Potomac Economics, the independent power market monitor for New England, issued a similar warning. "Smaller, single-unit nuclear plants are likely to be unprofitable for the remainder of the decade," it said. Larger nuclear units may become economic in 2017, Potomac said, but the outlook for electricity generators' prices and profits is highly uncertain.
Thanks to the fracking revolution, the amount of proved U.S. natural gas reserves ballooned nearly 80 percent between 2009 and 2014, and gas prices have plunged accordingly, down 70 percent from 2009 to under $3 per thousand cubic feet on average this year. The EIA has lowered its projection of gas prices and now estimates that gas will remain around $5 adjusted for inflation from the mid-2020s through 2040, continuing a financial squeeze on reactors.
Trump's transition website declares support for U.S. "energy independence" through expanding leasing of oil and gas exploration sites on federal onshore and offshore property, while ending the Obama administration's "war on coal." The outlook for coal is threatened fundamentally, however, by cheap natural gas, which would become even cheaper if new leasing actions increase gas production in the United States. Expectations of low-priced natural gas for years ahead will weaken support for both nuclear and renewable energy, experts agree.
"I don't think a number of years ago we would have said that natural gas has the potential to crowd out virtually all other technologies unless those technologies are recognized for their environmental attributes," says Joe Dominguez, Exelon Corp.'s executive vice president for policy. "But I think that's pretty much the truth today."
Most at risk are smaller, single-reactor plants like Kewaunee and Vermont Yankee, both of which are now shut down, and Fort Calhoun in Nebraska and Oyster Creek in New Jersey, both scheduled to close, Dominguez said. "The problem now has crept up to any single-unit site, regardless of the number of megawatts on the site," he added. That puts Exelon's Clinton plant in Illinois at risk, for example. Chicago-based Exelon says it will also close its Quad Cities plant in Illinois, a dual-reactor operation, unless that state extends financial support. A new proposal to subsidize the Exelon plants is now before the Illinois Legislature.
The prospect of losing three upstate nuclear plants prompted New York Gov. Andrew Cuomo's (D) administration in August to create a "zero carbon" price support for the reactors, extending through 2029.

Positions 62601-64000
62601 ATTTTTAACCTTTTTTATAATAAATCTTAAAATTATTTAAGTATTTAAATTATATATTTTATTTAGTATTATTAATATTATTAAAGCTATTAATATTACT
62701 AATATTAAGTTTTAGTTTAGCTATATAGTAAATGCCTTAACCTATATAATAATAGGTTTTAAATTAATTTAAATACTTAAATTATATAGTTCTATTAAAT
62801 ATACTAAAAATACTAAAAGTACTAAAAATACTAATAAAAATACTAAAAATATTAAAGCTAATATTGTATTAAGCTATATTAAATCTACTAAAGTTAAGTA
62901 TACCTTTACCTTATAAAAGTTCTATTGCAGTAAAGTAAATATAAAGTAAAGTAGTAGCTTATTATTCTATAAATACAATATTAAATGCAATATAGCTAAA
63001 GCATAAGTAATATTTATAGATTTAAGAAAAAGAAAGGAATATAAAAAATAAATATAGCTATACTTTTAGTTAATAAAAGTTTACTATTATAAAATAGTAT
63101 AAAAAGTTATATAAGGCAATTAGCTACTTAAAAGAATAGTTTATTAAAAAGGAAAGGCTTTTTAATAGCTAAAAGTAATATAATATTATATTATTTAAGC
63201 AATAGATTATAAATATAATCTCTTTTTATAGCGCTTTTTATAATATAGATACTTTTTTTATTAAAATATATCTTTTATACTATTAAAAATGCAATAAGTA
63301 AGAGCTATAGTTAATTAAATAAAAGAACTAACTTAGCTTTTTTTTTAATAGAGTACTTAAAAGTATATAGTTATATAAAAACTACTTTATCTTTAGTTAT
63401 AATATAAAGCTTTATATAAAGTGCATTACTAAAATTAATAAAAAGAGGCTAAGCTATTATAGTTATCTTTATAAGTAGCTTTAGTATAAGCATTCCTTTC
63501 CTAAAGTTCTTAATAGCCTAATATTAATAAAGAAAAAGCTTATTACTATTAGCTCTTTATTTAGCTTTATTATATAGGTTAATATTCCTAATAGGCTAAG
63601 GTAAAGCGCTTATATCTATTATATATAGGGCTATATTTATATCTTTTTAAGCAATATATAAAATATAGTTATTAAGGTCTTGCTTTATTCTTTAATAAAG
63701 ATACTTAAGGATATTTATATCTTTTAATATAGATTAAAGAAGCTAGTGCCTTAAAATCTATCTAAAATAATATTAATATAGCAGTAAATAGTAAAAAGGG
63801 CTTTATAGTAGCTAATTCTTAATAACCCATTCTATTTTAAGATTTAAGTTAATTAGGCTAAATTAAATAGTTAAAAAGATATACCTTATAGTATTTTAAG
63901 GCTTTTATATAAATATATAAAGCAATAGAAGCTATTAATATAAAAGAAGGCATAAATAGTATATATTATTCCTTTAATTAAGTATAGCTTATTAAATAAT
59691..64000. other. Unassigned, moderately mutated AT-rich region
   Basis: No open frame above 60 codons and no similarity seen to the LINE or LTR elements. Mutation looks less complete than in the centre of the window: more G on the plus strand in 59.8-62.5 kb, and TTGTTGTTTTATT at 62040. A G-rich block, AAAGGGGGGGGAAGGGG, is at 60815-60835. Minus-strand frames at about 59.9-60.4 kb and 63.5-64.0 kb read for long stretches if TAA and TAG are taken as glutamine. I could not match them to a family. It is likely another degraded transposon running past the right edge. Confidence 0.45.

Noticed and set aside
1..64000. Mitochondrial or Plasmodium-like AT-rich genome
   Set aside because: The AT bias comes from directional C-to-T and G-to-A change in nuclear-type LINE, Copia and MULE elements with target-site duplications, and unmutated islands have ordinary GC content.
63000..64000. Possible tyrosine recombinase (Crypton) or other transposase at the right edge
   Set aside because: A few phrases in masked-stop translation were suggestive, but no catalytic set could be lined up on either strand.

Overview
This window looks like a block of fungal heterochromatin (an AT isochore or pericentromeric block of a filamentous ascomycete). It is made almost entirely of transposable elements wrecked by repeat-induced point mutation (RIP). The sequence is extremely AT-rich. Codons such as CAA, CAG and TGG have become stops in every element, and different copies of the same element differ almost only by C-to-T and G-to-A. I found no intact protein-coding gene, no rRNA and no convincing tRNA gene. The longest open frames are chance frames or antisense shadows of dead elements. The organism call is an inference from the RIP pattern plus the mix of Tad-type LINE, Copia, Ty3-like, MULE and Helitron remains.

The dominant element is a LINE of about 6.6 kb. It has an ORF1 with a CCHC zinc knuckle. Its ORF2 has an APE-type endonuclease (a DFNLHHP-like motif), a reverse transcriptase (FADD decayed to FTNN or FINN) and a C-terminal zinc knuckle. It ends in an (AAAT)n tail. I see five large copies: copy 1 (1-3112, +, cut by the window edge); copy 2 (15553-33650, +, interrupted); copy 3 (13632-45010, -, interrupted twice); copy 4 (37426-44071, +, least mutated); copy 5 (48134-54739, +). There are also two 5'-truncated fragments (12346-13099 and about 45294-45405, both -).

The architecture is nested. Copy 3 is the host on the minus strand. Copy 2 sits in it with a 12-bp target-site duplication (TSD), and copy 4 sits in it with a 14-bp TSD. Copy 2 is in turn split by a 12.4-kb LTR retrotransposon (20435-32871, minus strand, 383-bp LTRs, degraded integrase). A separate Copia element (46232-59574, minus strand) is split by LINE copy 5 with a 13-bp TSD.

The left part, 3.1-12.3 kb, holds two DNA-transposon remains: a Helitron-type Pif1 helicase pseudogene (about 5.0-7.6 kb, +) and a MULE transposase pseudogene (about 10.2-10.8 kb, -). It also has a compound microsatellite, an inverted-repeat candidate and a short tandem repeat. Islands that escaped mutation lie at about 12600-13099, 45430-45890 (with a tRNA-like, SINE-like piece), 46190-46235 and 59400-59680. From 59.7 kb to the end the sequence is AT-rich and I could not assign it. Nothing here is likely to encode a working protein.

Without the plants, New York's dependence on natural gas-fired generation would jump from 40 percent now to 54 percent, and average CO2 emissions would increase by 27 percent, according to a study by the Brattle Group.
Nucor Corp., a leading steel producer, and a group of large power customers protested to the state Public Service Commission, saying that Exelon had not made a case that one of the upstate plants — the two-unit Nine Mile Point facility — was in fact in danger of closing. Representatives of New York City and other organizations also questioned the need for a subsidy.
But the state persisted. Cuomo's Clean Energy Standard aims for the state to get half its electricity from renewable sources by 2030, including a major wind farm development off the Long Island shore. The goal can't be reached if the nuclear plants close prematurely, Cuomo's policymakers decided.
As the EPA Clean Power Plan was being drafted in 2014, computer modeling of the power grids by EPA and EIA tried to picture what sources of electricity would replace retiring coal plants. The analysis requires consideration of America's enormous appetite for power, now approaching 4,000 million megawatt-hours a year. (A megawatt-hour is a continuous one-hour flow of a megawatt of electricity. One megawatt-hour — or 1,000 kilowatt-hours — is about the amount of power the average American household consumes in a month.)
Last year, nuclear plants produced nearly 800 million MWh of electricity. That came to about 20 percent of the U.S. electricity supply, but accounted for more than 60 percent of the United States' zero-carbon electricity.
The past year was a banner one for wind and solar generation, as costs continued to fall. The carbon-free energy sources increased output by a combined 45 million MWh in the 12 months ending in June. That helped fill the hole caused by a big drop in coal plant electricity, which fell by 248 million MWh.